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  1. The Concept of Moral Obligation.Michael J. Zimmerman - 1996 - Cambridge University Press.
    The principal aim of this book is to develop and defend an analysis of the concept of moral obligation. The analysis is neutral regarding competing substantive theories of obligation, whether consequentialist or deontological in character. What it seeks to do is generate solutions to a range of philosophical problems concerning obligation and its application. Amongst these problems are deontic paradoxes, the supersession of obligation, conditional obligation, prima facie obligation, actualism and possibilism, dilemmas, supererogation, and cooperation. By virtue of its normative (...)
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  • Presupposition and Anaphora.Emiel Krahmer - 1998
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  • Moral Dilemmas.E. J. Lemmon - 1962 - Philosophical Review 71 (2):139-158.
    Lemmon argues that dilemmas occur between classes of 'oughts;' duties, obligations, and moral principles. He claims that there are not conflicts within each class, presumably because he is a utilitarian, and thinks that moral principles will always be univocal.
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  • Moral Dilemmas.Walter Sinnott-Armstrong - 1988 - Blackwell.
    A strong tradition in philosophy denies the possibility of moral dilemmas. Recently, several philosophers reversed this tradition. In this dissertation, I clarify some fundamental issues in this debate, argue for the possibility of moral dilemmas, and determine some implications of this possibility. ;In chapter I, I define moral dilemmas roughly as situations where an agent morally ought to adopt each of two alternatives but cannot adopt both. Moral dilemmas are resolvable if and only if one of the moral oughts overrides (...)
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  • Moral Realism.Kevin DeLapp - 2013 - London, UK: Bloomsbury.
    This book introduces readers to the major debates and positions related to moral realism, and defends a pluralistic version of moral realism.
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  • Pragmatic Presuppositions.Robert Stalnaker - 1974 - In Context and Content. Oxford University Press. pp. 47--62.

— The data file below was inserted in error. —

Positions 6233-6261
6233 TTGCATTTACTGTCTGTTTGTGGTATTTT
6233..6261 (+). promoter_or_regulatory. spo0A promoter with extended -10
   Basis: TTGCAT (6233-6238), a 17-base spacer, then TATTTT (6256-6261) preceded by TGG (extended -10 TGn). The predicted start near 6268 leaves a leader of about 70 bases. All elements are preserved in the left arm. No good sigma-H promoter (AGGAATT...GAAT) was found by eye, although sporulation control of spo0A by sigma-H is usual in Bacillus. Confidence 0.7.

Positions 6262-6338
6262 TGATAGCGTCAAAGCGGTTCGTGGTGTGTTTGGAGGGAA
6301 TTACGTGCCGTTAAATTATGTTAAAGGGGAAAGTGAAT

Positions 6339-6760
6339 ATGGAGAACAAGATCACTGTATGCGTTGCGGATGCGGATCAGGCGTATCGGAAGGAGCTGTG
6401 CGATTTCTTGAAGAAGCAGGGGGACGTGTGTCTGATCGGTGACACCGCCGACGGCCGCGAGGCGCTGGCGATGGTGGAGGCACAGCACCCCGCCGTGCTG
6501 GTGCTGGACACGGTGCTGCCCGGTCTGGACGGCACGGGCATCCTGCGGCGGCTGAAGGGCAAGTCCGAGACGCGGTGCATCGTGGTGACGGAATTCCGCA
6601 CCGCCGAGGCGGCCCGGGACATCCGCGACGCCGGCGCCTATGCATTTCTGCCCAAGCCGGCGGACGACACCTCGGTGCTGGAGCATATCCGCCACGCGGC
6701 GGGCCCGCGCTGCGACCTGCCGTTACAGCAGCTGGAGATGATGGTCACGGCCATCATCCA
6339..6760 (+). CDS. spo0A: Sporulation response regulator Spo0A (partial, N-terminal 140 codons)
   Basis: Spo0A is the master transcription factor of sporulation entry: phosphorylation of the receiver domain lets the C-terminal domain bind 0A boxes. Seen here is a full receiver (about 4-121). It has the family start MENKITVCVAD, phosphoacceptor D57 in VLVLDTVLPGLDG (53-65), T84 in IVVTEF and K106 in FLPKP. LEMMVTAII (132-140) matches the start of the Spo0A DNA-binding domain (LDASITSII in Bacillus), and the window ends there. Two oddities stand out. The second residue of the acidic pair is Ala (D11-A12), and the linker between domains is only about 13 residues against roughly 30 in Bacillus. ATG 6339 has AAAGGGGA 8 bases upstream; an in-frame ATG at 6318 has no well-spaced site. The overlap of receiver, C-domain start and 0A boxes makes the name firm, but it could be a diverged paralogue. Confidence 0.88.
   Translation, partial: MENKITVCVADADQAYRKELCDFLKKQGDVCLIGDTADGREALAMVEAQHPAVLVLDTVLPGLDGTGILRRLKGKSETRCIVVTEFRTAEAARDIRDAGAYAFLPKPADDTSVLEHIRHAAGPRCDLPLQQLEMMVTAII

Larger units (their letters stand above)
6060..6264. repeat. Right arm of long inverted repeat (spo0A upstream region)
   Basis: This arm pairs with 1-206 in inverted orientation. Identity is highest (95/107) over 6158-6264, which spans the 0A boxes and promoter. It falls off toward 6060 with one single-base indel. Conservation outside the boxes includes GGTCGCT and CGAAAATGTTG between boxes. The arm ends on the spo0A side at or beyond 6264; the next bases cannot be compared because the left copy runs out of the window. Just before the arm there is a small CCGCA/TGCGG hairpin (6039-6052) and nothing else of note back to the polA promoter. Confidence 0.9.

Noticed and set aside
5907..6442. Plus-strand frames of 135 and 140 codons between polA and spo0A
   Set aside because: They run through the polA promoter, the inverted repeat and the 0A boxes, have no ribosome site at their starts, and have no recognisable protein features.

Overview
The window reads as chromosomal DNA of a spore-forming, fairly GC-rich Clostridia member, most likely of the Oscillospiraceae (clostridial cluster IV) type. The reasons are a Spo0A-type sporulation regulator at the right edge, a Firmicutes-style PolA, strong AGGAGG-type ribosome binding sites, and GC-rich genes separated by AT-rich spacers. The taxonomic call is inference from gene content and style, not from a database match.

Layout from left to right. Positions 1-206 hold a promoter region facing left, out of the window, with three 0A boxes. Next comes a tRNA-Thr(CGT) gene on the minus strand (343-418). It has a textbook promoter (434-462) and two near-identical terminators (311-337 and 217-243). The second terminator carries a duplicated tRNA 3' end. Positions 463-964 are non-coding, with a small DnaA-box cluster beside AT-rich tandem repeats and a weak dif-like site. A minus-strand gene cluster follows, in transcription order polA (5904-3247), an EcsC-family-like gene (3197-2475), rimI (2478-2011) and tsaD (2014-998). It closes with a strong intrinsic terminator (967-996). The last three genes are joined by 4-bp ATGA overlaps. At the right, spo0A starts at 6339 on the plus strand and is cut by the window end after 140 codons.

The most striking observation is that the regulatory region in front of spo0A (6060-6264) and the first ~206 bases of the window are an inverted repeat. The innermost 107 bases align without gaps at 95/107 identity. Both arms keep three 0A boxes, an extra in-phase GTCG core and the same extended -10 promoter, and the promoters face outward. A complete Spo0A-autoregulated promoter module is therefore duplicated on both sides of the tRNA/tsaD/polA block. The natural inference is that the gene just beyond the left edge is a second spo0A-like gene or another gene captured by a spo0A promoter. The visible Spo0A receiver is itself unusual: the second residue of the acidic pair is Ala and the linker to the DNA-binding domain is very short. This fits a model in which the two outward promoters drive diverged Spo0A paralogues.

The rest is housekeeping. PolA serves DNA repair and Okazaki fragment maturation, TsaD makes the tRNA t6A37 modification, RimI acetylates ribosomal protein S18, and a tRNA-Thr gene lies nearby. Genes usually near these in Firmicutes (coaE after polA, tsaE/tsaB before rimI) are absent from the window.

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  • Pragmatics.Robert C. Stalnaker - 1970 - Synthese 22 (1-2):272--289.
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  • Moral Dilemmas.Philip L. Quinn - 1991 - Philosophy and Phenomenological Research 51 (3):693-697.
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  • Ought, Can, and Presupposition: An Experimental Study.Moti Mizrahi - 2015 - Methode 4 (6):232-243.
    In this paper, I present the results of an experimental study on intuitions about moral obligation (ought) and ability (can). Many philosophers accept as an axiom the principle known as “Ought Implies Can” (OIC). If the truth of OIC is intuitive, such that it is accepted by many philosophers as an axiom, then we would expect people to judge that agents who are unable to perform an action are not morally obligated to perform that action. The results of my experimental (...)
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  • Logic and Conversation.H. Paul Grice - 1975 - In Maite Ezcurdia & Robert J. Stainton (eds.), The Semantics-Pragmatics Boundary in Philosophy. Broadview Press. pp. 47.
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  • Freedom and Reason.R. M. Hare - 1963 - Oxford, Clarendon Press.
    Part I Describing and Prescribing He to whom thou was sent for ease, being by name Legality, is the son of the Bond-woman . . . how canst thou expect by ...
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  • Freedom and Reason.F. E. Sparshott - 1964 - Philosophical Quarterly 14 (57):358-367.